​Say No To Nightcaps!

Many people wonder why they are not getting better sleep when they lay their head down on the pillow after having a few cocktails every night. If you regularly drink before bed, no matter how good your down bedding is, you won’t be getting the rest your body needs to function the next day.

Alcohol makes it almost impossible for you to get the sleep you need, as well as staying asleep. Some use alcohol as a way to get to sleep, up to 15% of people try this method. However, it can actually hurt your ability to get to sleep and stay in a resting state. Your body begins to build a tolerance within a few days of using alcohol as a sedative and you’ll begin to need a more and more alcohol for the same effects. Sure, drinking a large amount will put you out quick, but you are skipping the first stage of sleep, known as dream sleep. Then, once your body has burned through the alcohol, you’ll wake up often, whether to use the bathroom or just tossing and turning.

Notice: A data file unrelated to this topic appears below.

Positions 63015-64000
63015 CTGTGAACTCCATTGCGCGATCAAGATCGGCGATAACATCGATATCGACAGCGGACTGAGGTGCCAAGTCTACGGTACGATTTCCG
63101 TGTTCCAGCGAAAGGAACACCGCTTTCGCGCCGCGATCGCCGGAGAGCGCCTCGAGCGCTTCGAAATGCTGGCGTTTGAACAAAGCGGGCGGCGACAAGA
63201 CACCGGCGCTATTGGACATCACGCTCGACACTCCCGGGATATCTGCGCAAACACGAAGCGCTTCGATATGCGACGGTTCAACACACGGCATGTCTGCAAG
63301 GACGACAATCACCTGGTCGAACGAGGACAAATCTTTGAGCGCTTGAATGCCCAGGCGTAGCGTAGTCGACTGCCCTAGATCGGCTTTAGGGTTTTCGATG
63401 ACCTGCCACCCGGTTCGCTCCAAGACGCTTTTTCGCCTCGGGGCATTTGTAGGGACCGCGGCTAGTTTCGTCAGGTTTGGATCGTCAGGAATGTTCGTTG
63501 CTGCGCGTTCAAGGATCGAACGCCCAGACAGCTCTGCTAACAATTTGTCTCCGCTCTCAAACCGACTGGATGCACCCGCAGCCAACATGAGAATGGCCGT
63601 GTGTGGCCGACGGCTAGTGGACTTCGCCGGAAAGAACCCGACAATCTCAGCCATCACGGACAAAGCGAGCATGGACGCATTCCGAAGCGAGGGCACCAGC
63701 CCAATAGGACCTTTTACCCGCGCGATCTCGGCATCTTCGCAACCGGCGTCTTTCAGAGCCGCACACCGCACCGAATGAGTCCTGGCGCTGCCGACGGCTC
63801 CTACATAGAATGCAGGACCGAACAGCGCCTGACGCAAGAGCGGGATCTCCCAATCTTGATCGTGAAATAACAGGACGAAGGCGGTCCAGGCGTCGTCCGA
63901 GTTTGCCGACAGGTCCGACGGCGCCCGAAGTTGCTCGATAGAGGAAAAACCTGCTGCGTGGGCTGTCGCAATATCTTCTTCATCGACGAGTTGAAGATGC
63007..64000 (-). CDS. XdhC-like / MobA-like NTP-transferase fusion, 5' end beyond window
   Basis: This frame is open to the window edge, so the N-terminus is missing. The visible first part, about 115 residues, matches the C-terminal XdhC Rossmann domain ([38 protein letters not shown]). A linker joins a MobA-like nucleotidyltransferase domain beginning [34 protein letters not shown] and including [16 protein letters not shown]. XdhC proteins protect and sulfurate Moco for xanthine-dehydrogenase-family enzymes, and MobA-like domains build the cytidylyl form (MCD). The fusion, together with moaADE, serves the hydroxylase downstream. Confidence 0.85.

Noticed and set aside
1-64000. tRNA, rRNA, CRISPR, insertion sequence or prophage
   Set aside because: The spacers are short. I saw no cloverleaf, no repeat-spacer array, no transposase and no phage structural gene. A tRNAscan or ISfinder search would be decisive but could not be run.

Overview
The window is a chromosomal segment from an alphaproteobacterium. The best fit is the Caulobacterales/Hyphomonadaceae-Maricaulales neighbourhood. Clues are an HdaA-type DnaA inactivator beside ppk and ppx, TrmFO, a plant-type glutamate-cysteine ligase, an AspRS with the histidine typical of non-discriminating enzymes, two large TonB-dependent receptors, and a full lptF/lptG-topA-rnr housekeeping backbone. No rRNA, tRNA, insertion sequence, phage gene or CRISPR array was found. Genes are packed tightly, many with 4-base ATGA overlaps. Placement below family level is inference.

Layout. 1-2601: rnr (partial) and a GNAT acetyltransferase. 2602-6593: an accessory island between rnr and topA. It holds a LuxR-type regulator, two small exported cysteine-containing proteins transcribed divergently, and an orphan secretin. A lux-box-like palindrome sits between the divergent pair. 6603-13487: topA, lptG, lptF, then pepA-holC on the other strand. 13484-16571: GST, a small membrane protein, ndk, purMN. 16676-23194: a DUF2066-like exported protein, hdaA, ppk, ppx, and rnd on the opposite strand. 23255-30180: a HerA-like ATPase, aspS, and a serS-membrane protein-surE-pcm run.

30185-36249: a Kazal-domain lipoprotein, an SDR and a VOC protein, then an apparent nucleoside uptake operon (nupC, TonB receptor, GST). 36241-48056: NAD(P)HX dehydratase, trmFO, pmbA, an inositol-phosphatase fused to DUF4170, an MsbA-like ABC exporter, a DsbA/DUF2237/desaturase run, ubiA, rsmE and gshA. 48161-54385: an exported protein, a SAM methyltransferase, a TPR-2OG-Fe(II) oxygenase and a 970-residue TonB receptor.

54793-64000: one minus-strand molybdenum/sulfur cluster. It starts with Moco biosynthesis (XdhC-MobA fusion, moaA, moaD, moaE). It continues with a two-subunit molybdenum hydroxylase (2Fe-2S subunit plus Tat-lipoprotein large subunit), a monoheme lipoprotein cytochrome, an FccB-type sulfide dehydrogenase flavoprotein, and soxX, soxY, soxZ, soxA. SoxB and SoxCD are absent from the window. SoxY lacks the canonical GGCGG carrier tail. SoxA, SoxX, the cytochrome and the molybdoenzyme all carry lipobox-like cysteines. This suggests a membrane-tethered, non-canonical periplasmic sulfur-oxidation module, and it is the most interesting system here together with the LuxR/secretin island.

Besides waking frequently, you will be more prone to nightmares, headaches, insomnia, snoring, and night sweats. You are especially at risk if you have sleep apnea, as the muscles in the back of your throat become more relaxed which can result in extra-sever symptoms or even death. Men, rather than women, are typically at greater risk of having worse and longer symptoms of breathing problems after consuming alcohol.

Of course, to top it all off, there is the morning after. Since you do not receive the rest your body needs, you will wake up feeling exhausted. A hangover is your body’s way of letting you know you've overdone it. That headache and exhausted feeling is a combination or sleep deprivation and dehydration.

So if you are looking for tips to get better sleep, there’s really only one if you drink: say not to alcohol before bed. Once you’ve stopped drinking, comfortable down bedding can really make a difference in how well you sleep. If you are comfortable and not inebriated, you’ll sleep much better and actually wake up feeling refreshed!

Source: "Alcohol & Sleep: Nix the Nightcap?" WebMD. 6/20/16.